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This 'invisible' malware is nearly impossible to detect

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Researchers at cybersecurity firm Kaspersky have discovered an advanced persistent threat (APT) espionage campaign that uses a rare form of malware that is incredibly difficult to detect and remove.

The malware, known as firmware bootkit, affects a computer’s Unified Extensive Firmware Interface (UEFI), which begins running before the operating system and other programs. 

This means that any installed security solutions won’t be up and running in time to detect it.

A rare threat

Although this particular form of malware is unusual, Kaspersky’s analysis found that it was not completely unique. The UEFI bootkit components used to insert malicious code into a user’s device were largely based on the Vector-EDK bootkit, which was originally created by Hacking Team and leaked online in 2015. This code was likely then used as the basis for the newly-discovered malware, which Kaspersky has dubbed: 'MosaicRegressor'.

“Although UEFI attacks present wide opportunities to the threat actors, MosaicRegressor is the first publicly known case where a threat actor used a custom made, malicious UEFI firmware in the wild,” Mark Lechtik, senior security researcher for the Global Research and Analysis Team at Kaspersky, explained.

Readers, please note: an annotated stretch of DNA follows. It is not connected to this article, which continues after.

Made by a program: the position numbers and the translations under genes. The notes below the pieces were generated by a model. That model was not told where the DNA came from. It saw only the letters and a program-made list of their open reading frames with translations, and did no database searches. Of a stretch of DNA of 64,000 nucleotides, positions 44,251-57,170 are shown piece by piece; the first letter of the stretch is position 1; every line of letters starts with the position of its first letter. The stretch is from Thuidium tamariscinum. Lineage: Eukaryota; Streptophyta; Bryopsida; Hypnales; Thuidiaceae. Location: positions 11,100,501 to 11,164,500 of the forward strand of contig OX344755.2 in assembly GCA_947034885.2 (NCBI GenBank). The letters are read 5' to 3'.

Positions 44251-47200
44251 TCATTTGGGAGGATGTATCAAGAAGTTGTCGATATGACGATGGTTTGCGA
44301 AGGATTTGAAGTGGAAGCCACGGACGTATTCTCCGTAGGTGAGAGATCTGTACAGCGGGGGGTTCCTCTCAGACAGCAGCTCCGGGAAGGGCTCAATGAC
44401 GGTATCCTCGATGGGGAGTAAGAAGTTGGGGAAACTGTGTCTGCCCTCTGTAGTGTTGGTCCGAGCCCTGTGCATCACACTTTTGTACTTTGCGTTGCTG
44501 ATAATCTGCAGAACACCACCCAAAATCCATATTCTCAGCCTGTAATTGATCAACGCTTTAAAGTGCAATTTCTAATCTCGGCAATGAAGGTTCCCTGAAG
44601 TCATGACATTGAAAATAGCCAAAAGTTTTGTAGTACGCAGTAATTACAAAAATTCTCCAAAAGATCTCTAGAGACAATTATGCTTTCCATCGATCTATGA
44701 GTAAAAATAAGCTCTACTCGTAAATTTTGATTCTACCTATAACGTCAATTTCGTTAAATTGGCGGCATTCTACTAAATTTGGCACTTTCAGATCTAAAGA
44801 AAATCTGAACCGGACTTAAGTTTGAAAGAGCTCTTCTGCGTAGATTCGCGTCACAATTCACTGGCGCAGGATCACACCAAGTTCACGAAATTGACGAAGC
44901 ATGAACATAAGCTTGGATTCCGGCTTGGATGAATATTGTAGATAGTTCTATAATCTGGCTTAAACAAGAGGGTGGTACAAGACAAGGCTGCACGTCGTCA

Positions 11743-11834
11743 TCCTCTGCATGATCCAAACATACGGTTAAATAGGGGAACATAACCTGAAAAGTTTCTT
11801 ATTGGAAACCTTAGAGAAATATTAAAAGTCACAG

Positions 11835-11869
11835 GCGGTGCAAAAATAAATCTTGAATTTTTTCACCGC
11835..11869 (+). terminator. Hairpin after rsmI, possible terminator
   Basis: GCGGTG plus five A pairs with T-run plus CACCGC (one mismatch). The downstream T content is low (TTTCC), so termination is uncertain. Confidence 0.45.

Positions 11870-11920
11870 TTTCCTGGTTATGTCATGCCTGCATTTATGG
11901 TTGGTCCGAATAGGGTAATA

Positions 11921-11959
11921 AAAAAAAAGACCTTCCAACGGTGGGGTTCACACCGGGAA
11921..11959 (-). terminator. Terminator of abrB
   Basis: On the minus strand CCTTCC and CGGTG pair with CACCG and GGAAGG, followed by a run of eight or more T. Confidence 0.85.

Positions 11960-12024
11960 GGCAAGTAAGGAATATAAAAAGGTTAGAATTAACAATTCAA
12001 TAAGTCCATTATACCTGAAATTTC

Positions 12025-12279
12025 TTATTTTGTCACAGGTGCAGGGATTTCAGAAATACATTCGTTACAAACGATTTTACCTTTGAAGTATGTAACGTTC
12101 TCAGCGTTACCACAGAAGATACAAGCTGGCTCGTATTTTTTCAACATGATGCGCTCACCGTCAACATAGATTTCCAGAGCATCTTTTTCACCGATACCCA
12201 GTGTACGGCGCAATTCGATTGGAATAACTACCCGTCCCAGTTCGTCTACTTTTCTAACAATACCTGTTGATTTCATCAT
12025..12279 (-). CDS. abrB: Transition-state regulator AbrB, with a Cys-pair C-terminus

“Previously known attacks observed in the wild simply repurposed legitimate software (for instance, LoJax), making this the first in the wild attack leveraging a custom made UEFI bootkit.”

Kaspersky was not able to determine the exact method used by attackers to infect a user’s device but have narrowed the infection vector down to two likely options. The first involves gaining physical access to a victim’s computer, using a bootable USB key to install a Trojan-downloader. The second, and likely most common method, is a simple spearphishing delivery that installs a Trojan-downloader that can then be used to gather information from the infected device.

The MosaicRegressor malware campaign has not been linked conclusively to any known cyberattack group but Kaspersky was able to connect some of the attacks to Russian spearphishing documents, while all of the victims, many of which were diplomats or worked for NGOs, had some connection to North Korea.